During the observations, we performed a pointing check every 1.5 h on a nearby quasar or on the Hii regions G10.6–0.4 or G34.3+0.2. The pointing was found to be accurate within 4′′. The focus check was usually performed on Jupiter or 3C 273 at the beginning of each observing run. The opacity at 230 GHz was variable from excellent winter weather conditions (τ = 0.1) to average summer conditions of τ = 0.5. The system temperatures at 230 GHz ranged from 270–920 K. At 100 GHz the opacity ranged from 0.04–0.1, and the system temperatures were between 87 and 173 K.

The observed output counts were calibrated to antenna temperatures, , using the standard chopper-wheel technique (Kutner & Ulich 1981) The temperature is the brightness temperature of an equivalent source that fills the entire 2π radians of the forward beam pattern of the telescope. This can be converted to a main beam brightness temperature, TMB, by multiplying by the ratio of the forward efficiency, Feff, and the main beam efficiency, Beff: (1)Table 2 lists the efficiencies for each transition.

2.3. APEX observations

The observations were carried out with the APEX 12 m submillimeter telescope located on the Chajnantor plateau in the Atacama desert (Chile) during several runs between 2007 June 10 and November 2. We used the double sideband receiver APEX-2A equipped with two fast Fourier transform spectrometer (FFTS) backends (Risacher et al. 2006; Klein et al. 2006). The signal and image sidebands are separated by 12 GHz. We used two setups in our observations, which are described in Table 2. Each FFTS has a bandwidth of 1 GHz, and 8192 channels, which corresponds to a velocity resolution of  ~0.12–0.15 km s-1 for lines between 285–350 GHz. For the H2CO(4–3) rotational transition, we observed only the 404−303K level, since the remaining K levels of this transition were outside the bandpass due to a mistake in the center frequency.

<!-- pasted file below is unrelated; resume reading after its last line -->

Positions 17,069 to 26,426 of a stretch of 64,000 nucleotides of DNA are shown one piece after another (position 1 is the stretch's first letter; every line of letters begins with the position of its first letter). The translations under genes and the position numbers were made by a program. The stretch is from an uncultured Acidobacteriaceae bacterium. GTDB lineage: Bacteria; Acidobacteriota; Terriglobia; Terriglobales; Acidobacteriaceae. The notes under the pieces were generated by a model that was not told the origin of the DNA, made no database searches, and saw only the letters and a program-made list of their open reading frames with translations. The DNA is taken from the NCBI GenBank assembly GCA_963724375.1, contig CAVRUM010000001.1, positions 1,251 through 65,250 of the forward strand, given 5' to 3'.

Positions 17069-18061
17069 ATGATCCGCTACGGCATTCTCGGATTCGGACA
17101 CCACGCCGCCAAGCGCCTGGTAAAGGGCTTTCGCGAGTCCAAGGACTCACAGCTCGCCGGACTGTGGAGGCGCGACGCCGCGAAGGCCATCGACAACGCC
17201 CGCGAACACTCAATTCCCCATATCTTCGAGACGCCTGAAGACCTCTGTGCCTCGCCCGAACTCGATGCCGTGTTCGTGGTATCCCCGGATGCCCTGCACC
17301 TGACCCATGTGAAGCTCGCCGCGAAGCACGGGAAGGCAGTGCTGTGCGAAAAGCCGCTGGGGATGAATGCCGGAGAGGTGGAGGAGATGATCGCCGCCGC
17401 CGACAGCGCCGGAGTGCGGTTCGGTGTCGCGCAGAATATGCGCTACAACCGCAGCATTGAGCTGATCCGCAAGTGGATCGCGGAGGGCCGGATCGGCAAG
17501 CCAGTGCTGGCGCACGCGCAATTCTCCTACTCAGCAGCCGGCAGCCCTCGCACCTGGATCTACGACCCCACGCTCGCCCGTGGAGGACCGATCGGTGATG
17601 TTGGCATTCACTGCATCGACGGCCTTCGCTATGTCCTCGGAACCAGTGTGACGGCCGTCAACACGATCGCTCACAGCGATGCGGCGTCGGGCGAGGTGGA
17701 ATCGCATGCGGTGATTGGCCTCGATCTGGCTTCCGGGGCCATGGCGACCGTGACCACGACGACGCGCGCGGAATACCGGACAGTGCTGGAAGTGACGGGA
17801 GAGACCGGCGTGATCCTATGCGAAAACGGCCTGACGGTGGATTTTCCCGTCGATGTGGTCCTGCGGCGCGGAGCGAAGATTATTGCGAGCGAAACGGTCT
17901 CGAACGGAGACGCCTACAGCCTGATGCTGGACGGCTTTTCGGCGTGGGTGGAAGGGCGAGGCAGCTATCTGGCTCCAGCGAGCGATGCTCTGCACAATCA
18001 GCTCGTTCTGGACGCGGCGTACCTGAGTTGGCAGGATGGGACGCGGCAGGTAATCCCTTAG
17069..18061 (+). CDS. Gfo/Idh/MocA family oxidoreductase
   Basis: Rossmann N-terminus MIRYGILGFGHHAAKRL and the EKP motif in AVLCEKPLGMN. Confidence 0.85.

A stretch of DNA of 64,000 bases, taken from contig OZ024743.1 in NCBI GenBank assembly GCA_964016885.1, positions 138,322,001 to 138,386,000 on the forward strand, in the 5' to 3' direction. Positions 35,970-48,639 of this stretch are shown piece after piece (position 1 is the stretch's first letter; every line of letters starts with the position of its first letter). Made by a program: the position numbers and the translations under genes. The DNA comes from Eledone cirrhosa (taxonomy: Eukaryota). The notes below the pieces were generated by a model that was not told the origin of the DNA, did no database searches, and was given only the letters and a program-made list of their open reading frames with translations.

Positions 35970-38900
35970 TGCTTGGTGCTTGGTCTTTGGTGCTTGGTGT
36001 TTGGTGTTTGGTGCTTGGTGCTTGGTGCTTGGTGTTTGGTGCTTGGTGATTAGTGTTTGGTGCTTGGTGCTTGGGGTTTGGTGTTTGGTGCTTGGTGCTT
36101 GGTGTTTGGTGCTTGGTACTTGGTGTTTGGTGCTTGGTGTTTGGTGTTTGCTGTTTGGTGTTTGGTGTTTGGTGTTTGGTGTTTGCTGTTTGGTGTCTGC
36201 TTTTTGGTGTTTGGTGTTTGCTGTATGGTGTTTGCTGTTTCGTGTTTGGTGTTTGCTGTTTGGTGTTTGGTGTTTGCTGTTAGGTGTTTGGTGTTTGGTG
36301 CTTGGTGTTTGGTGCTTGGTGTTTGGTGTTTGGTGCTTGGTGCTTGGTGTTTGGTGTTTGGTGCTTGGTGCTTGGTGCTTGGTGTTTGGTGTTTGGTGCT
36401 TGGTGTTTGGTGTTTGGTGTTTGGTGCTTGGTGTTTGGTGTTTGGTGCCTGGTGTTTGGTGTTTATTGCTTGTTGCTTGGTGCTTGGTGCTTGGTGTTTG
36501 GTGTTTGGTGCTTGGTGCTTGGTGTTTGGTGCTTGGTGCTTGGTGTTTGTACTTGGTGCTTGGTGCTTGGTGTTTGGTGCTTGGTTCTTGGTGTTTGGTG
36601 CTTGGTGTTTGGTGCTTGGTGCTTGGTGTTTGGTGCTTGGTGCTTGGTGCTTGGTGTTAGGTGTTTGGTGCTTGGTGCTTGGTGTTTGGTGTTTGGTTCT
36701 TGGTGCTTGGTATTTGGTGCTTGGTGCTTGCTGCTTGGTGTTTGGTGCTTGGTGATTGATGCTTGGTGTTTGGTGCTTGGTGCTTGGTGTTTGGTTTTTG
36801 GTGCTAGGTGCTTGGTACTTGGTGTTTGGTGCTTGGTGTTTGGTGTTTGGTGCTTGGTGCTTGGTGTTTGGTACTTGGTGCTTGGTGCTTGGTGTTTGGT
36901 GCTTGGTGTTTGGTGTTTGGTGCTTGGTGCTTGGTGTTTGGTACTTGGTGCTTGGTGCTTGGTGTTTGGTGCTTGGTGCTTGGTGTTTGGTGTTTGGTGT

Each observation was performed with on-off iterations using three subscans, integrating in total between 90–230 s on source. From the IRAM 30 m observations, which were carried out before the start of our APEX runs, it was clear that the off positions were often contaminated by extended CO emission. Therefore, we used for the APEX observations off positions much further out, at 1800′′, which in most cases were free of emission.

The calibration of the APEX data was, just as with the IRAM 30 m telescope, carried out using the chopper-wheel technique. The telescope efficiencies, necessary to calculate the main beam brightness temperature, are listed in Table 2. Before each run, the focus was adjusted on a planet, usually Jupiter. Pointings were made once every three hours on nearby Hii regions with strong dust continuum emission, such as Sgr B2(N). The precipitable water vapor was between 1.44 and 2.80 mm, while the system temperatures ranged from 190–300 K at 280 GHz and 410–575 K for 356 GHz.